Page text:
Dramatic rise in support for the Scottish National Party

Since last year's 75 percent 'yes' vote for the setting up of a Scottish Parliament in 1999, opinion polls and by-elections have consistently registered a dramatic and growing electoral swing from the Labour Party to the Scottish National Party (SNP). This month one poll put the SNP at 48 and Labour at 34 percent, compared to February this year when the SNP polled only 33 against Labour's 44 percent. A recent council by-election in North Lanarkshire showed a massive 36 percent swing from Labour to the SNP.

This has provoked a series of panic measures from the Labour Party. Besieged by hostile newspaper editorials, Labour has appointed a 'rapid rebuttal team' and a new deputy to Scottish Secretary Donald Dewar, to attack the SNP.

There is growing concern amongst sections of big business that the SNP could win a majority in the new parliament and may then seek to force a referendum to separate Scotland from the rest of the United Kingdom. Labour's policy of establishing regional government was meant to provide a safeguard against the growth of separatism, while using it in order to divide the working class and encourage competition for investment. It has only fuelled the growth of nationalist sentiments, posing the British ruling class with the threat of a break-up of the UK.

Outside its traditional rural heartlands, the most dramatic swing to the SNP can be seen in urban working class areas, where Labour has been in control for decades. Today, various Labour councils are mired in scandal, while social services continue to be destroyed under the New Labour government. Glasgow, East Ayrshire, and North Lanarkshire have all recorded very large swings to the SNP. In all three, thousands of council workers' jobs are under threat. The opinion poll in Glasgow registered a drop in Labour support from 63.6 to 43 percent.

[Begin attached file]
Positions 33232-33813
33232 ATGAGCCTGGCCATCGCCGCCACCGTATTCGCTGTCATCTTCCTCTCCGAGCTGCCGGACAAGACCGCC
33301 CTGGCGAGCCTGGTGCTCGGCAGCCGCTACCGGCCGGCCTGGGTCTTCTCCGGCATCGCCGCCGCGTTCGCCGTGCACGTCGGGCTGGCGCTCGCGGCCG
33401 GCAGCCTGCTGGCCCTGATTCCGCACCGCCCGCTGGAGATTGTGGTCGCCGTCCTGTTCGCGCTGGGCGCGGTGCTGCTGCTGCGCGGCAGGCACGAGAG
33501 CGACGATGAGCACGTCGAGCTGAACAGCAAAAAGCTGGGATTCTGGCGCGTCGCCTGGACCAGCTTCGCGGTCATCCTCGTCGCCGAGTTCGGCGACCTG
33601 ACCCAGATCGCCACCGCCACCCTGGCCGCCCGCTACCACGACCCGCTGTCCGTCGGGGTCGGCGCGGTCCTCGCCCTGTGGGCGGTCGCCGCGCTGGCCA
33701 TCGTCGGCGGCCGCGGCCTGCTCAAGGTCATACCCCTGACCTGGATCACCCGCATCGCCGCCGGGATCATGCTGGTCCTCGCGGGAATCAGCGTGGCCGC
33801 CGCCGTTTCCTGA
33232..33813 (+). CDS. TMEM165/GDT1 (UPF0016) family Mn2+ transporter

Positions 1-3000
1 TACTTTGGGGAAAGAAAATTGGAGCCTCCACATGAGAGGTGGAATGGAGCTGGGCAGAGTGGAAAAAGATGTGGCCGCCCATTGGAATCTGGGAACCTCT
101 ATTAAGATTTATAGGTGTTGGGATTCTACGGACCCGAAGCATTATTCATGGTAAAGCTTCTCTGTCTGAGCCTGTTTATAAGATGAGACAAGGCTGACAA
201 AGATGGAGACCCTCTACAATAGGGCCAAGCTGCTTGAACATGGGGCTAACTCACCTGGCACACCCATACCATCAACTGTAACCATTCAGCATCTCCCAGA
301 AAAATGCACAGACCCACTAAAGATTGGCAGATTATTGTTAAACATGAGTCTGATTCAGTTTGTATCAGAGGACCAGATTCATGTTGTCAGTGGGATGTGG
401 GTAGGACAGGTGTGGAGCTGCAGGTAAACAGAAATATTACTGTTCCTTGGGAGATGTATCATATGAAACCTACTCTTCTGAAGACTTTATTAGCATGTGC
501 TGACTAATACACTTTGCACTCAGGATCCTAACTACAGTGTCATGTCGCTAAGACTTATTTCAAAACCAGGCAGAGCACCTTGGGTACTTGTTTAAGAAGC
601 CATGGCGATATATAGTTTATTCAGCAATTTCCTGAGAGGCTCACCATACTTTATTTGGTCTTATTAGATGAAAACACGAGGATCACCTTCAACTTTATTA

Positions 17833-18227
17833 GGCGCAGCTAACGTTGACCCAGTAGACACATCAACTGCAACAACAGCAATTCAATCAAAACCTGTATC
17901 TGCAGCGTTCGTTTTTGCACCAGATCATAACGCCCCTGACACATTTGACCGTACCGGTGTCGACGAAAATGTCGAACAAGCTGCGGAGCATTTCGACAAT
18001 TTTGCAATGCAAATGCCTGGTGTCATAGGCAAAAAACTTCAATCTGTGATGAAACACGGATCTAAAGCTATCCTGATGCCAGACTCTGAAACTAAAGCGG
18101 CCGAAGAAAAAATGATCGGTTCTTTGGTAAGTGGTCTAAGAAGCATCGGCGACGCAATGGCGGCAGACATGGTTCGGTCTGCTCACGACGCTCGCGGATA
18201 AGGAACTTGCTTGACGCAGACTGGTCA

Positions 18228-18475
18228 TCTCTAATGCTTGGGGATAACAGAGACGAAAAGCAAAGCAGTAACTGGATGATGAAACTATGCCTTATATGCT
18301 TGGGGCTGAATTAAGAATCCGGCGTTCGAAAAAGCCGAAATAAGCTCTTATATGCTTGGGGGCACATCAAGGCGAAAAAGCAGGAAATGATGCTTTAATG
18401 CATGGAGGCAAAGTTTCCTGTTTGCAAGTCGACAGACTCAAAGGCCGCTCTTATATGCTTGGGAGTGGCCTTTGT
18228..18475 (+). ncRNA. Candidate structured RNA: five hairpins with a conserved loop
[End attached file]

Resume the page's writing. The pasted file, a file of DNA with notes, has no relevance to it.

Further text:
For years, every political event in Scotland has been portrayed through the lens of the so-called 'Scottish question'. Every mainstream political party, excepting the Tories, has claimed that the source of poverty, inequality and unemployment in Scotland was 'English rule'. The solution was universally acclaimed to be 'Home Rule', ranging from a devolved Scottish assembly to outright independence.

Until recently, both Labour and the SNP claimed that a devolved parliament or separation would allow measures to alleviate poverty to be introduced. However, confronted with a Labour government worse than the Tories before them, sections of workers have begun to conclude that an SNP led assembly with or without separation is a viable alternative to the Labour government in Westminster.

The question facing the ruling class is how to control the SNP and restrain it within the context of the UK, while continuing to use the 'Scottish question' as an essential instrument of rule in dividing English and Scottish workers.

The SNP have indicated their willingness co-operate. They recently formed a 'Business for Scotland' campaign group. Having for decades promised a broad, if limited, programme of social reform that could be achieved through independence, they have since erased 114 pages from their web site referring to such policies!

The July 10 edition of The Scotsman commented on the possibility that the elections might see SNP leader Alex Salmond as First Minister in an SNP/Liberal Democrat or SNP/Labour coalition. This would allow Salmond to present the SNP as the best defenders of 'Scottish' interests, promoting Scottish business within the UK and Scotland as an investment location internationally.

See Also:
Local elections in England reveal mass disaffection
[12 May 1998]
A year of New Labour's 'third way'
[6 May 1998]